Don't you hate it when you momentarily lose all control and pig out like a death row inmate on his last meal? I need to exhibit more self control during those “all you can eat” moments, because I am so uncomfortable right now.
This must be how it feels to be a 10 ton elephant trying to sit comfortably in an oh-so-NOT-ergonomic chair. I hear elephants complain about that all the time.
I know you want to hear all about my troubles, but I just needed to vent.
According to this article, Steven Hawking's wife has been questioned by British detectives over claims that she has been assaulting the brainy cosmologist (no, a cosmologist is not someone who writes for Cosmo).
If she is guilty, Boo hiss hiss! This is no way to treat the most famous physicist since Einstein!
In support and honor of Mr. Hawking, I will bring back a long lost site from the archive and link you to MC Hawking's Crib where you can hear him bust a rap in a imploding quasar's ass.
Found this on Eric Gunnerson's (PM for the C# compliler team) blog. It's an interesting approach to get a lock statement with a time out. It would be nice to perhaps add a timeout syntax to the lock statement in C#. Maybe it would look like this:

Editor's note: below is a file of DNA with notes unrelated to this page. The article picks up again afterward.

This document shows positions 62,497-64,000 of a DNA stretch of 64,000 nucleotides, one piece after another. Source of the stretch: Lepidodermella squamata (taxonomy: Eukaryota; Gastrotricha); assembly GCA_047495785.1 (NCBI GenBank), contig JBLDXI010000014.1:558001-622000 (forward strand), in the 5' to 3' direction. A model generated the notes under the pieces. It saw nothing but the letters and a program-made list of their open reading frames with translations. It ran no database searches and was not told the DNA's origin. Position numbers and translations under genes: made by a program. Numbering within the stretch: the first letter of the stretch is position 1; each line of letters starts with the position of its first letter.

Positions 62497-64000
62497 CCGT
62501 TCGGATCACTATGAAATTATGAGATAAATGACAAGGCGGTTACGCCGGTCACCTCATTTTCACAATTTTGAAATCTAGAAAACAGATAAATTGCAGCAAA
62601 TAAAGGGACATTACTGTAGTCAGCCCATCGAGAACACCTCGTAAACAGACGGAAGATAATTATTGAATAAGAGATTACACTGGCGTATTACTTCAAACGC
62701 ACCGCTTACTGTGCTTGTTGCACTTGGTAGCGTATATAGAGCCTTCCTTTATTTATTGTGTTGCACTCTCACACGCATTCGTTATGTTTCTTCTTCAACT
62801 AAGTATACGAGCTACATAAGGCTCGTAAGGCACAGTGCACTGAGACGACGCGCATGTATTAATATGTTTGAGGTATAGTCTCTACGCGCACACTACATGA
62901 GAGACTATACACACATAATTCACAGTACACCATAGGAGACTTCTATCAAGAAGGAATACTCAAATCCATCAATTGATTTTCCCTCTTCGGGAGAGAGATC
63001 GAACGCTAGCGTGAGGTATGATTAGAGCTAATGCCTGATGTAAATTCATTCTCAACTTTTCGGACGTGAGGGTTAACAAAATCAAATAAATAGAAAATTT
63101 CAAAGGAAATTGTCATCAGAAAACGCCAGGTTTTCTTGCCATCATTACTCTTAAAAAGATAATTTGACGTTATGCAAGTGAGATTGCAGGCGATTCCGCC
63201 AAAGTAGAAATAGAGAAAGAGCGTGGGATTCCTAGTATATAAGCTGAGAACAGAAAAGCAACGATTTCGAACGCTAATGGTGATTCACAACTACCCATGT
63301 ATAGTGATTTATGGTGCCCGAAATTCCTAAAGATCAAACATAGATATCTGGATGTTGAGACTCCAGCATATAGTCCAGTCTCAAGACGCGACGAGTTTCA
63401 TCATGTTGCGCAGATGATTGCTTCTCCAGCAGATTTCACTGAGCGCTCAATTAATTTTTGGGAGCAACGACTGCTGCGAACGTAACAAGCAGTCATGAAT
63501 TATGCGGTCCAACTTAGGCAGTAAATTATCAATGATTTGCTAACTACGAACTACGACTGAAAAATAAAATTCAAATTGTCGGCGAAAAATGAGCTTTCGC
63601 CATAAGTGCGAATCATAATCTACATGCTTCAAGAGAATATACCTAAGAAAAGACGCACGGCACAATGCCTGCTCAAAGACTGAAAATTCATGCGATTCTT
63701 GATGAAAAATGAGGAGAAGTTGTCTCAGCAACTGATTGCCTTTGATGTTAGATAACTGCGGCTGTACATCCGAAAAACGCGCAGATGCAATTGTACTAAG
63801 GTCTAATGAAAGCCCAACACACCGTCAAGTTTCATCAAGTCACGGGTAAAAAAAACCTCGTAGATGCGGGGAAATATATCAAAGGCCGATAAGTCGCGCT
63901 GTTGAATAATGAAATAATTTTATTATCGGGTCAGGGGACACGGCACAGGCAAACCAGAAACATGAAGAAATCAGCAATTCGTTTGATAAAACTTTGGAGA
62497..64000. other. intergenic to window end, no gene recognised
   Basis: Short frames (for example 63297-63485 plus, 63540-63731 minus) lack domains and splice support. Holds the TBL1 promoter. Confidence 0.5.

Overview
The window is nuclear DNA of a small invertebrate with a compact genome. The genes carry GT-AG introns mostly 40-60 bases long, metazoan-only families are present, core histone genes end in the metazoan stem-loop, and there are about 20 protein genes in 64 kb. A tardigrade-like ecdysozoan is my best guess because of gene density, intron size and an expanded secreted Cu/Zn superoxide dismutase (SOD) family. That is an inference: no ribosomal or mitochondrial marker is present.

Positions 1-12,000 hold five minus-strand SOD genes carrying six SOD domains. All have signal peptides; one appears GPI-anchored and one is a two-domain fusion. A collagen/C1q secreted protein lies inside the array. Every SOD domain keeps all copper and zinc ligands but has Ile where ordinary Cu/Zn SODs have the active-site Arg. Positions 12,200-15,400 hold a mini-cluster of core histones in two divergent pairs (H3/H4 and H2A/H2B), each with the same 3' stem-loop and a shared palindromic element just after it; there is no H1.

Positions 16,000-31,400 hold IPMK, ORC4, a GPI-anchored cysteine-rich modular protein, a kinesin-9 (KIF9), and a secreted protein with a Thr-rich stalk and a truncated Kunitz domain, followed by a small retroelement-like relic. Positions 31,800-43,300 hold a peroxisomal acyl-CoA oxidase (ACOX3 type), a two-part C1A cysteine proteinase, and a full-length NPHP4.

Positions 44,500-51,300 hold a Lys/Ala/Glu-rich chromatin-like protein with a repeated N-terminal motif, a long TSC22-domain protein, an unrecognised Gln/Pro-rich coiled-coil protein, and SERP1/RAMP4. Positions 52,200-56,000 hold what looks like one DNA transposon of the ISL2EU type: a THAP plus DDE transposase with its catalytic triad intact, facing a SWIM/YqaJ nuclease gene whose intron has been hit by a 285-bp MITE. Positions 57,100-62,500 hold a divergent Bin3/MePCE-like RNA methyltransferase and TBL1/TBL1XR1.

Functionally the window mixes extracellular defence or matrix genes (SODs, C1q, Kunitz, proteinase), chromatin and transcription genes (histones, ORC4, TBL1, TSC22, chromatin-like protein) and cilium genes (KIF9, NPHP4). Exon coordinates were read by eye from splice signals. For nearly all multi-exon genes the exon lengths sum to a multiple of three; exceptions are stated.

object obj = new object();
int milliseconds = 10000;
//Do something with obj
One thought I had, and let me know if I'm off base, but it seems we could add debug code to Ian Griffith's TimedLock class to "register" locks on an object. This would only happen if you conditionally compiled with #DEBUG, but the idea is that when a class gets a TimedLock on an object, TimedLock would add information (such as the call stack and thread id) to a hashtable with the object as a key. Thus, if another class attempts to get a lock on the object and times out, the exception could have information about who had a lock on the object. May be useful for debugging deadlock situations.
[Via Eric Gunnerson's C# Compendium]
Ian Griffiths comes up with an interesting way to use IDisposable and the “using“ statement to get a very of lock with timeout.
I like the approach, but there are two ways to improve it:
1) Define TimedLock as a struct instead of a class, so that there's no heap allocation involved.
2) Implement Dispose() with a public implementation rather than a private one. If that's the case, the compiler will call Dispose() directly, otherwise it will box to the IDisposable interface before calling Dispose().